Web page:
People respond to facial cues and this affects their level of trust, according to a new study in the Journal of Consumer Research that looks at the way consumers react to morphed photo images.
Verizon has been rolling out its 4G coverage to 195 markets, and the company has given me two phones to review that take good advantage of 4G's much faster speeds.
Every two minutes on the bus ride through the ghost towns surrounding Japan's Fukushima Daiichi nuclear plant, a company guide in a white protective suit holds up a display showing the radiation level. And it is rising.
Copper-iodide nanoparticles have long-lasting antiviral activity against the 2009 pandemic H1N1 influenza virus, according to a paper in the February issue of the journal Applied and Environmental Microbiology.
The quality of captive breeding enclosures and time spent in them may be crucial to the success of marsupials once released back to the wild, new research suggests.
In the fast-food world of trees, lets say carbon dioxide is like French fries, and nitrogen is like catsup. Suppose those trees suddenly had extra servings of French fries, but the catsup ration stayed put.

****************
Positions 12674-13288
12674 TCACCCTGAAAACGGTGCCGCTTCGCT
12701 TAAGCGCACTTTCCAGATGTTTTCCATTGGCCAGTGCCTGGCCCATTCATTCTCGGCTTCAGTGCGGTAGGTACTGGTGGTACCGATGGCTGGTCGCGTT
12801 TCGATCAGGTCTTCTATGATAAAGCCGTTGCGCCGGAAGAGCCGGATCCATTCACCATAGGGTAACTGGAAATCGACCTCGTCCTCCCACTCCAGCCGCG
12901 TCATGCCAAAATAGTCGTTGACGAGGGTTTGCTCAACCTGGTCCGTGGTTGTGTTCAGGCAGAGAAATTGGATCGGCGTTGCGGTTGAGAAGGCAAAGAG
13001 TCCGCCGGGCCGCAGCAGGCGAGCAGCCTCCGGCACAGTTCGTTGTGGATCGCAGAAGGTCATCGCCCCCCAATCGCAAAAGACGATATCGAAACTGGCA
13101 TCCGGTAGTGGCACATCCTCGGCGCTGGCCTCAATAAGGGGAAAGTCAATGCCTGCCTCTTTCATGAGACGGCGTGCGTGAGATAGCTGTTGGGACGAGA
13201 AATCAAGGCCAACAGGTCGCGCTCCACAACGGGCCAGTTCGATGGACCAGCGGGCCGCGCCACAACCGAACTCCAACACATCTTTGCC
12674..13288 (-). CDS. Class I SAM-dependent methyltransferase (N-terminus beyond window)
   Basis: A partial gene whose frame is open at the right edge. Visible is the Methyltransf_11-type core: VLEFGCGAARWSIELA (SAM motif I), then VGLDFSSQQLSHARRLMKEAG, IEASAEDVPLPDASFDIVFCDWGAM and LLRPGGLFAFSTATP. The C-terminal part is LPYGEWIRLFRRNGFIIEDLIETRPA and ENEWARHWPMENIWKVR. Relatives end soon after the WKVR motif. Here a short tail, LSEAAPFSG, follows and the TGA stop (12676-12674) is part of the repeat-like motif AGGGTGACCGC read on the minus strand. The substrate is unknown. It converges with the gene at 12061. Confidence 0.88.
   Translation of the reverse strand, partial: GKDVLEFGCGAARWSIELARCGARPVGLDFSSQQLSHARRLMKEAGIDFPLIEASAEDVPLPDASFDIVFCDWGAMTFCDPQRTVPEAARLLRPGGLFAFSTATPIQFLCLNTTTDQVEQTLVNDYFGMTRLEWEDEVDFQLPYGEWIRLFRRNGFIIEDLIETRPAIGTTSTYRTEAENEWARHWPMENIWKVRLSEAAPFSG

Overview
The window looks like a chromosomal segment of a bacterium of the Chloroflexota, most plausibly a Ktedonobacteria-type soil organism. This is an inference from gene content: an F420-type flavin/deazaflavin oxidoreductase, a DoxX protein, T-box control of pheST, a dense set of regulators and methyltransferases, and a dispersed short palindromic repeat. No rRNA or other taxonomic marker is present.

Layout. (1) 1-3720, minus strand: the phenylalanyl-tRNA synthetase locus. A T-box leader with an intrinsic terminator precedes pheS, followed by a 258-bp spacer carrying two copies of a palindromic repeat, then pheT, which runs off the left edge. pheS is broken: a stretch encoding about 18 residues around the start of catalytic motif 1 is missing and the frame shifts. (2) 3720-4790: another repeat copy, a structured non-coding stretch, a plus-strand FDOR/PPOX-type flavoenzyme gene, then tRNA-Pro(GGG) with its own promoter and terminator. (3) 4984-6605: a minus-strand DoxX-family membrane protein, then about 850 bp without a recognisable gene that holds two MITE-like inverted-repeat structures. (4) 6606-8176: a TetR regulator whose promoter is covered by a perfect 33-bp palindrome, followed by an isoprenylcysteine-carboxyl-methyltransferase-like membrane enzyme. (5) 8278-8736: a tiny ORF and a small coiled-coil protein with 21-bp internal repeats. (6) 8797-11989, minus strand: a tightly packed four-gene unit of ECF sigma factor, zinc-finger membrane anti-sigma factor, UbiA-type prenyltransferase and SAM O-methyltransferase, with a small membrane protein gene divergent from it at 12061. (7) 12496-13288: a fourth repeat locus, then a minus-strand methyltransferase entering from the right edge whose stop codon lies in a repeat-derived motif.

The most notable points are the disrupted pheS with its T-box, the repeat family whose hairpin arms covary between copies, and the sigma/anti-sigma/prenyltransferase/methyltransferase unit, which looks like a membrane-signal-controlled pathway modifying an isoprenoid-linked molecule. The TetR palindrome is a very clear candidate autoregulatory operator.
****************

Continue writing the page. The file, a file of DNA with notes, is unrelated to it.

Do baby-faced opponents have a better chance of gaining your trust? By subtly altering fictional politicians' faces, researchers at the Hebrew University of Jerusalem examined whether minor changes in appearance can affect ...
When organizational crises occur, such as plane crashes or automobile recalls, public relations practitioners develop strategies for substantive action and effective communication. Now, University of Missouri researchers ...
Why are the faces of primates so dramatically different from one another?
Beijing's government on Friday bowed to a vocal online campaign for a change in the way air quality is measured in the Chinese capital, one of the world's most polluted cities.